In less than two weeks, on March 31, the Ukrainians will head to the polling stations to cast their vote for the country's next President. However, the winner would be announced only at the beginning of May since it is highly unlikely that any of the candidates would secure more than 50% of votes in the first round. The level of unpredictability of this year's elections in Ukraine is unprecedented. Out of 39 candidates included in a ballot, at least three seem to have the biggest chance to get into the second round and, consequently, win the presidential race.
According to the aggregated opinion poll compiled by the Texty project,  Volodymyr Zelenskyi, a popular comedian and film producer, is leading with 19.5%. The current president Petro Poroshenko goes toe-to-toe with the ex-prime minister Yuliia Tymoshenko — both have slightly more than 13% of voter support. Also, one should not write off completely Yurii Boyko (7.8%), one of the ex-allies of a run-away president Victor Yanukovych, and Anatoliy Hrytsenko (6.9%), the minister of defence during Victor Yushchenko’s presidency. While looking at those rankings, it is important to bear in mind that various polls provide different numbers, and quite often those do not correspond to final results. Moreover, around a quarter of Ukrainian voters remains undecided and will make up their mind in a few days before the elections or in front of the ballot box.
European Integration course: fait accompli?
What implications could the future result have for Ukraine’s policy towards the EU? When one analyses the candidates’ electoral programmes, it is rather striking how much attention is paid to social and economic issues and how little is dedicated to the matters of foreign and security policy. Indeed, even within the premier-presidential system in Ukraine, the head of state holds considerable powers in relation to the executive and legislative branches (for instance, the right of legislative initiative). However, the candidates avoid mentioning how they would implement policies that go beyond their constitutional powers in case they do not have a stable supportive majority in the Rada.
The goal of joining the EU is clearly stated only in the programme of the current president. What is more, Poroshenko aims to apply for the EU (and NATO) membership by 2023. While the incumbent’s programme focuses mostly on the progress achieved since 2014, other top four candidates did not bother including explicitly the geopolitical orientation into their electoral manifestos at all. References to the EU appear mainly in regards to promises to guarantee ‘European standards’ of salaries, pensions, education, infrastructure, and other social benefits. Thus, the candidates exploit ‘the EU as a social heaven’ narrative while putting aside the issue of the implementation of the Association Agreement (AA). But based on public statements of frontrunners and their representatives, one can conclude that Zelenskyi, Tymoshenko, and Hrytsenko are also in favour of Ukraine becoming a member of the EU.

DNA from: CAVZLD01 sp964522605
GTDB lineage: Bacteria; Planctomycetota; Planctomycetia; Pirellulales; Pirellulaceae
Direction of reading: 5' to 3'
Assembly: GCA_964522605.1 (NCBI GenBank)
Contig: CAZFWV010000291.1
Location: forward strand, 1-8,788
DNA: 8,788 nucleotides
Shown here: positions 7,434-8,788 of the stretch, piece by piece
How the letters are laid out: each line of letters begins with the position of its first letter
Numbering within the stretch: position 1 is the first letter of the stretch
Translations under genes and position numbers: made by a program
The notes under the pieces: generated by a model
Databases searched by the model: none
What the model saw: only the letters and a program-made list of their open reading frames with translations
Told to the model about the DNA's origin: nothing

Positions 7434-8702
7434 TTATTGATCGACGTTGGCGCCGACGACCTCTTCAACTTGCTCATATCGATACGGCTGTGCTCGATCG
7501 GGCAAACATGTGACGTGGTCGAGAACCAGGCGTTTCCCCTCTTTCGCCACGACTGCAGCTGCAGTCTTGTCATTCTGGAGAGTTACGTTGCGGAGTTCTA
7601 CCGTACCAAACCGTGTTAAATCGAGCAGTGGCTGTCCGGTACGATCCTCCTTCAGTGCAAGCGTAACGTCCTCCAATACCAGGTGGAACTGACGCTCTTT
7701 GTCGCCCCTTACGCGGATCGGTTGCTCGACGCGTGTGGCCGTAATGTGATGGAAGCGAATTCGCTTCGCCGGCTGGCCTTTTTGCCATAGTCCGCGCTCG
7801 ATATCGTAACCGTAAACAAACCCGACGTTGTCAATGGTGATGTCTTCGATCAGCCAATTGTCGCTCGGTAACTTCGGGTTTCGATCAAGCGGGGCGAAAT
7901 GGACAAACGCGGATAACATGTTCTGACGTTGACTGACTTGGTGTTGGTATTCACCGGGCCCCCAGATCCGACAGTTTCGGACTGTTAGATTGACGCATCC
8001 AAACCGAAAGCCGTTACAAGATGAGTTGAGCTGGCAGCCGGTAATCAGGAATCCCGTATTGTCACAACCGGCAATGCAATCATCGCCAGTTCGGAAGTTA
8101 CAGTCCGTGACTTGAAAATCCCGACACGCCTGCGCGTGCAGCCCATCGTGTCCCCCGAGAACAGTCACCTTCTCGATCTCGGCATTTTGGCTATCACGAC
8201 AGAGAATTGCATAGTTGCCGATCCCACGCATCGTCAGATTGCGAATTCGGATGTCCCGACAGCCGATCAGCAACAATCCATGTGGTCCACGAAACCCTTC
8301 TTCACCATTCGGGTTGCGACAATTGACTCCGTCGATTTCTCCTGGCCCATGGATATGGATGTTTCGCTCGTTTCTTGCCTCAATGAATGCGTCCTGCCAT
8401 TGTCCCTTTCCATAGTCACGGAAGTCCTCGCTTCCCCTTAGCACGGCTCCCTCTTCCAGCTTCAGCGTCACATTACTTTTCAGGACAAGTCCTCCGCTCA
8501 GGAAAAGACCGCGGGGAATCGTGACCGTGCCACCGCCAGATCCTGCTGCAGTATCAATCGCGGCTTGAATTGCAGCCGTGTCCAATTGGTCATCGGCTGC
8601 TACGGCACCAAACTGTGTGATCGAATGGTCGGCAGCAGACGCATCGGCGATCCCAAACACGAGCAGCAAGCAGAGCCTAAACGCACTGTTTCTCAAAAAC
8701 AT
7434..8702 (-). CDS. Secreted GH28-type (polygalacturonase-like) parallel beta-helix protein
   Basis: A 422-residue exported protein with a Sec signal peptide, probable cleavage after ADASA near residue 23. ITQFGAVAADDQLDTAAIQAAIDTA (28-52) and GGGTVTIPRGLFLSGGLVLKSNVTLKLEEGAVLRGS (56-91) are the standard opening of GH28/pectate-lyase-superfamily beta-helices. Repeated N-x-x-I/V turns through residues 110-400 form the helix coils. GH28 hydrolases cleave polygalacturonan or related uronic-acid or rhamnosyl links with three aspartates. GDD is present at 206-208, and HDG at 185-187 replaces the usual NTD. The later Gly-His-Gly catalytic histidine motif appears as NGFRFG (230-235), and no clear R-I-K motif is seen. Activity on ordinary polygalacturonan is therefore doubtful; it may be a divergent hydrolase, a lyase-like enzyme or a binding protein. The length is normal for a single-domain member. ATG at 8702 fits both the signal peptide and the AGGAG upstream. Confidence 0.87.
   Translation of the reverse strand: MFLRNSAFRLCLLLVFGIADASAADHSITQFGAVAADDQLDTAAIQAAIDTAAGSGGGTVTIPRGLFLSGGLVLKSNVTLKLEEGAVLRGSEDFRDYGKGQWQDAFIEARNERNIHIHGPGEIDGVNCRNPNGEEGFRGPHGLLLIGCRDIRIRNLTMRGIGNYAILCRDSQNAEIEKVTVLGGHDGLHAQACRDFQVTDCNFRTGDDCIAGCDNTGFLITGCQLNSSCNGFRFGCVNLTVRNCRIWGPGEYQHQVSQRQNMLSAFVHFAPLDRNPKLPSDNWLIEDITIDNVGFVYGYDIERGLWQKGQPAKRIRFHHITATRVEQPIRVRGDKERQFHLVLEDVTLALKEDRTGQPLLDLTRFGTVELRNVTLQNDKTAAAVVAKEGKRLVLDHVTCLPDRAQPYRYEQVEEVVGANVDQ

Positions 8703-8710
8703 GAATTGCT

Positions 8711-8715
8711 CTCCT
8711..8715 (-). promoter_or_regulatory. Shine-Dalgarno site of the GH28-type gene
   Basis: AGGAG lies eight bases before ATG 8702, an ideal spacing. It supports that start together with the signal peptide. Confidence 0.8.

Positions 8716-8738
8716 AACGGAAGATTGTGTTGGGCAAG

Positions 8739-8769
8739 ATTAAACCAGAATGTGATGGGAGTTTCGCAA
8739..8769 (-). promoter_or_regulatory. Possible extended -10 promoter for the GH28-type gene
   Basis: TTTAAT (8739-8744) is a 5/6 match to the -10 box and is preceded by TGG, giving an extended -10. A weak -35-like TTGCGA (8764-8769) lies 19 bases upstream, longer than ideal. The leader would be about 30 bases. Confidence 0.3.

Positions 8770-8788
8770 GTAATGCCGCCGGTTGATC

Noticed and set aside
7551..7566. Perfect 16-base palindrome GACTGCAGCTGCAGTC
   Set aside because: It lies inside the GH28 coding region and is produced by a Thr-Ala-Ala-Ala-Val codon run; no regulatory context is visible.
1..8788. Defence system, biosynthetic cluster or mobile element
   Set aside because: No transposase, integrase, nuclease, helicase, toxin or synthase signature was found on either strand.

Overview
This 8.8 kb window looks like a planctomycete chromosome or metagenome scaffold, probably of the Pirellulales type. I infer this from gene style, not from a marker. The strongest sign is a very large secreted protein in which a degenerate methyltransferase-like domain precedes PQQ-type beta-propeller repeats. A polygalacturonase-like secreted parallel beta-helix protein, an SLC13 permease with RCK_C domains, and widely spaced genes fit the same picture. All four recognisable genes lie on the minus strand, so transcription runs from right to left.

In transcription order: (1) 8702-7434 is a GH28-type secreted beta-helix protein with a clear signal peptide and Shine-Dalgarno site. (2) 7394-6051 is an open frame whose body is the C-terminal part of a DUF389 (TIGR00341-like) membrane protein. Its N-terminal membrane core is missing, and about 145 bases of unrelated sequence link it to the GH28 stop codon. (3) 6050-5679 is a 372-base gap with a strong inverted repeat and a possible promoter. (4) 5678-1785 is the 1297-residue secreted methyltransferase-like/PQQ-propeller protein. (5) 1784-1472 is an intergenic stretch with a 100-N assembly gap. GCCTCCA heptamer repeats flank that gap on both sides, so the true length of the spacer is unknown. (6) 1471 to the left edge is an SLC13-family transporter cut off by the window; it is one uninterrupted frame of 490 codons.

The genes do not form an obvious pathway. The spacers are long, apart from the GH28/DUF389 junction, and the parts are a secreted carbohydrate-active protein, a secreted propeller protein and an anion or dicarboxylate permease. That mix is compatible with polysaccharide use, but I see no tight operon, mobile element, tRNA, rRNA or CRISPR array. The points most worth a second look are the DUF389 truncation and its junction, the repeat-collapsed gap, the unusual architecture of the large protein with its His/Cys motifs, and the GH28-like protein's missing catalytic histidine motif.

However, there are some reservations. For Zelenskyi (or rather his foreign policy advisor), Ukraine will not be able to join the EU as long as there is a territorial conflict in the country. This echoes Boiko’s position whose representative stresses the need to reach the peace first and stop knocking into the EU's doors since nobody is waiting for Ukraine inside. For Tymoshenko’s team, Ukraine should proceed with adjustment of the AA by updating annexes, or even move to the next level of relations with the EU (AA+),  rather than applying AA/DCFTA unconditionally.  A more pragmatic tone also present in Hrytsenko’s programme: “there will be no false promises to foreign partners”, and “nobody will dictate its will to Ukraine since the President will conclude only agreements benefiting Ukraine”. Notably, the candidate’s programme advocates several protectionist measures that may contradict Ukraine’s obligations under AA/DCFTA, such as the firewood export ban and provision of preferences to the Ukrainian producers of equipment for infrastructure projects. Another precarious proposal — abolishing the value-added tax (VAT) — is present in Tymoshenko’s programme. Thus, while four out of five top candidates take a pro-EU stance (with exception of Boiko), their visions on how to build relations with the EU are rather ambiguous.
Apparently, the electoral programmes and promises should be taken with a grain of salt: in Ukraine, candidates tend to forget those immediately after they enter the office. As a result, the pre-election unpredictability may easily culminate in a post-electoral one. Ukraine’s progress on its ‘European path’ will be defined by successful accomplishment of reforms homework rather than by loud statements. At the same time, whoever becomes the next President, he or she will have less room for manoeuvre in foreign policy: the course for obtaining full membership in the EU is determined by public opinion  and, since recently, by Ukraine's Constitution itself.
 The scores represent median for support rate; consulted on March 20.
 The idea of ‘AA+’ is advocated by Michael Emerson, the leader of the 3 DCFTAs project.
 According to the poll conducted by the Ilko Kucheriv Democratic Initiatives Foundation in December 2018, 59% of surveyed were in favour of the EU membership of Ukraine.